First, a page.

The bushy bulbine, Bulbine abyssinica, is a hardy, water-wise plant that offers a brilliant yellow display when in flower. Inflorescences with both flowers and fruit have an attractive bicoloured (yellow and black) appearance.
Bulbine abyssinica is a succulent, perennial herb which grows in small clusters. The soft, dark green leaves are erect or arching, linear, grass-like and up to 350 mm long. Several dense, many-flowered, spike-like inflorescences are formed from a cluster of plants during spring. The inflorescence lengthens as the flowers open and can become up to 0.8 m tall. The bright yellow flowers are star-shaped with bearded stamens and mature from the bottom of the inflorescence, with about ten flowers open at a time. The stalks of the old flowers and fruit are straight and project at almost right angles from the central axis of the inflorescence. Mature fruits are black, ± 4 mm in diameter and often covered with the faded perianth (flower petals) persisting as a cap.
Bulbine abyssinica is not threatened and can be very common in certain areas throughout its wide distribution range. It often forms large stands and is very conspicuous during the flowering season.
Distribution and habitat
Bulbine abyssinica occurs from the Eastern Cape, through KwaZulu-Natal, Swaziland, Lesotho, Free State, North-West, Gauteng, Mpumalanga, Limpopo and further north to Ethiopia. It favours rocky grassland and shallow soil overlying rock, but can also be found in woodland and along seepage areas. It frequently forms small colonies.
Owing to its wide distribution, this species is suitable for cultivation throughout the summer rainfall region. It is both frost and drought tolerant and can cope with a wide range of temperatures. In dry, hot years, plants tend to be smaller and have fewer inflorescences than in years of good rainfall.
Derivation of name and historical aspects
The specific epithet of this species, abyssinica, refers to Abyssinia (now Ethiopia) where this species was originally discovered.
The genus Bulbine comprises ± 73 species occurring in Africa and Australia. Whereas only six species are found in Australia, a total of 67 occur in southern Africa, with only five of these also extending into tropical Africa. The genus is therefore essentially a southern African entity. The genus is characterized by succulent plants with lax or compound racemes (flowers borne on stalks along an unbranched axis, lower ones opening first) of mostly yellow (rarely white, orange or pink) flowers with bearded stamens.
The most common Bulbine found in the horticultural trade is both the yellow and orange colour forms of B. frutescens. Several other species are also worthy of cultivation, for instance B. latiflolia, B. narcissifolia, B. natalensis and of course, B. abyssinica.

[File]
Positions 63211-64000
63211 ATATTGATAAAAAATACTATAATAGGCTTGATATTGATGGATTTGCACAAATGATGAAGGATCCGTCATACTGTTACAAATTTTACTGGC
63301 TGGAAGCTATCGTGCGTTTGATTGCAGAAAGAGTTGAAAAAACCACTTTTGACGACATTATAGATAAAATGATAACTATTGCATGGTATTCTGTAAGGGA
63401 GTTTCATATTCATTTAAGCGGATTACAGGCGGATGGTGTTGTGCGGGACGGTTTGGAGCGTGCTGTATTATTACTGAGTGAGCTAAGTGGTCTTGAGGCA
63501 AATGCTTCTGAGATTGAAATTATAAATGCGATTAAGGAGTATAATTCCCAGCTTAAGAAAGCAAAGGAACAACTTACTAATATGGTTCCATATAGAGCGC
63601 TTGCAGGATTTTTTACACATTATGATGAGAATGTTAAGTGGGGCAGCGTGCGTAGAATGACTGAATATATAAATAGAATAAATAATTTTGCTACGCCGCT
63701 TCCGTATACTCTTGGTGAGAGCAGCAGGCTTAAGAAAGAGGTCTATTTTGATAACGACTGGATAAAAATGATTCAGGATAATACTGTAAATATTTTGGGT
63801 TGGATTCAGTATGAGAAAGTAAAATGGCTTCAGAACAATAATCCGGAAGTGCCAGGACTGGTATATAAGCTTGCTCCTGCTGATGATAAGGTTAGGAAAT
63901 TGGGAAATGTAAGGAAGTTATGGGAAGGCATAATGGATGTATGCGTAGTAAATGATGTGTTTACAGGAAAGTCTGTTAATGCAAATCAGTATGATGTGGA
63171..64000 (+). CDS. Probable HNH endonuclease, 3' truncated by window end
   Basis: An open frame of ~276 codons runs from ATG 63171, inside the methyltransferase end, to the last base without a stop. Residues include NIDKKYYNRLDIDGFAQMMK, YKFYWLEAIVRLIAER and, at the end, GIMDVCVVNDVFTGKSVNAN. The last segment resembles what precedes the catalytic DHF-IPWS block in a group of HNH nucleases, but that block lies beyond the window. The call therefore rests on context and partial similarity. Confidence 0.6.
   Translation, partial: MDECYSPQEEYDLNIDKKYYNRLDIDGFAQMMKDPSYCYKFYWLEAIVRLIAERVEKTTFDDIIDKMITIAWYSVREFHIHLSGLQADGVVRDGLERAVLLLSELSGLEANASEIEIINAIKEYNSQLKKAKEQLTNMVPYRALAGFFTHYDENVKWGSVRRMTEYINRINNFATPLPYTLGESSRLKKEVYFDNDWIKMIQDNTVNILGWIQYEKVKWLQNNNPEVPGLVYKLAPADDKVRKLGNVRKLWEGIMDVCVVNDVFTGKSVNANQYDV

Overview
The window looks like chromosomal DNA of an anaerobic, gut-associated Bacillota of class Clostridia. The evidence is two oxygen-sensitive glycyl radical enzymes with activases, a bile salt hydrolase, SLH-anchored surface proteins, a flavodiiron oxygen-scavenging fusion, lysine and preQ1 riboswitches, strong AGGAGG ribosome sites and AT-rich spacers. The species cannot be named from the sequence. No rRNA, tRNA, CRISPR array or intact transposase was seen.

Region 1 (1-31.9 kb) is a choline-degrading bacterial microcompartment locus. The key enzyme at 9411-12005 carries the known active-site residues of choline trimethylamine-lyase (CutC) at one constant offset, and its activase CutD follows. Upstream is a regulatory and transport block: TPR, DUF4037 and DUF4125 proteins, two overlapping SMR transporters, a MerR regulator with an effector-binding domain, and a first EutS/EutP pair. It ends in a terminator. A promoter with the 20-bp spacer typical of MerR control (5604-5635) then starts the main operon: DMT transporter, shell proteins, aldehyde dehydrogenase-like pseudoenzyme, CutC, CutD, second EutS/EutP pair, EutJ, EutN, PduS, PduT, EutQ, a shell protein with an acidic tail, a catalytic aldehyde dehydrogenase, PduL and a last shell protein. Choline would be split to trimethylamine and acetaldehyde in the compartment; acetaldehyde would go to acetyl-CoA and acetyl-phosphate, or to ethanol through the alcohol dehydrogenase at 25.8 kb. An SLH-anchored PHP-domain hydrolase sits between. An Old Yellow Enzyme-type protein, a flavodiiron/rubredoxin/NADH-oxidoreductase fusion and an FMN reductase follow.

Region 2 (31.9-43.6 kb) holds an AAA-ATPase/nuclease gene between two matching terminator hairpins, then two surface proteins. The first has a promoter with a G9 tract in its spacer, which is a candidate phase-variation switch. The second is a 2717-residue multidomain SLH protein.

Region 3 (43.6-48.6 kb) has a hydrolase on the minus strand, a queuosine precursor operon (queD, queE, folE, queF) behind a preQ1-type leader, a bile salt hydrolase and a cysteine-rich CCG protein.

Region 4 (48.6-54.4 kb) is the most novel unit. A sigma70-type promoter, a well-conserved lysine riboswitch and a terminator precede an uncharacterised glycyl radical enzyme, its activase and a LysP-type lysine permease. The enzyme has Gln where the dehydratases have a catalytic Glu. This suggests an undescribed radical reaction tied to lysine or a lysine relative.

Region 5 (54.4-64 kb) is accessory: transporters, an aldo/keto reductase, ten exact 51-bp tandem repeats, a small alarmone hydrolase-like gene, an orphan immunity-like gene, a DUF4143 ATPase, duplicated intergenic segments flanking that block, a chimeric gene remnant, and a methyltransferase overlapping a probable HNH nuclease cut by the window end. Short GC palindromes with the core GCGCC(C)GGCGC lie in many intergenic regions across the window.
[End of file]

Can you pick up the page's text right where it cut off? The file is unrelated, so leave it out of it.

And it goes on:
This species is insect pollinated and is frequently visited by bees.
Uses and cultural aspects
Bulbine abyssinica is often used in traditional medicine to treat dysentery, bilharzia and cracked lips.
Growing Bulbine abyssinica
Bulbine abyssinica can be used very effectively as either an accent plant in a small bed or as a mass display in a large bed. The species is rather fast growing and easily forms large clumps. Its drought resistance makes it ideal for water-wise gardening. Although it mostly flowers during spring in its natural habitat, it has an extended flowering period in cultivation and can flower almost year round under suitable conditions. A large clump can produce up to 20 inflorescences simultaneously, offering an impressive display. Even when not in flower, the plants are very attractive.
For the best effect, plant this species in full sun together with other hardy, drought tolerant plants. Although B. abyssinica can tolerate regular watering, it does not require it. A good humus-rich soil will ensure healthy plants that grow fast and flower proliferously. Mulch regularly or cover the bed with pebbles. This will prevent unnecessary water loss from the soil and thus contribute to the principles of water-wise gardening.
Propagation is either vegetative or through seed. Plants are self-incompatible and therefore no seed will be formed when only one clone is present. When clumps become very large, they can be divided and replanted, preferably in early spring. Seed can be sown throughout the year, but spring or early summer is the best time to do so. This will give the seedlings ample time to establish before winter. Seeds germinate rapidly, usually within one to two weeks. Seedlings grow fast and can be transplanted when they are at an easily manageable size. Plants often flower within their first year.
References and further reading
- Pooley, E. 1998. A field guide to wild flowers of KwaZulu-Natal and the Eastern Region. Natal Flora Trust Publications, Durban.
- Smith, G.F. & Meyer, N.L. 2000. Asphodelaceae. In O.A. Leistner, Seed plants of southern Africa : families and genera. Strelitzia 10: 582-586. National Botanical Institute, Pretoria.
- Watson, E.M. 1987. Bulbine. Flora of Australia 45: 236-241.
Ronell R Klopper
National Herbarium, Pretoria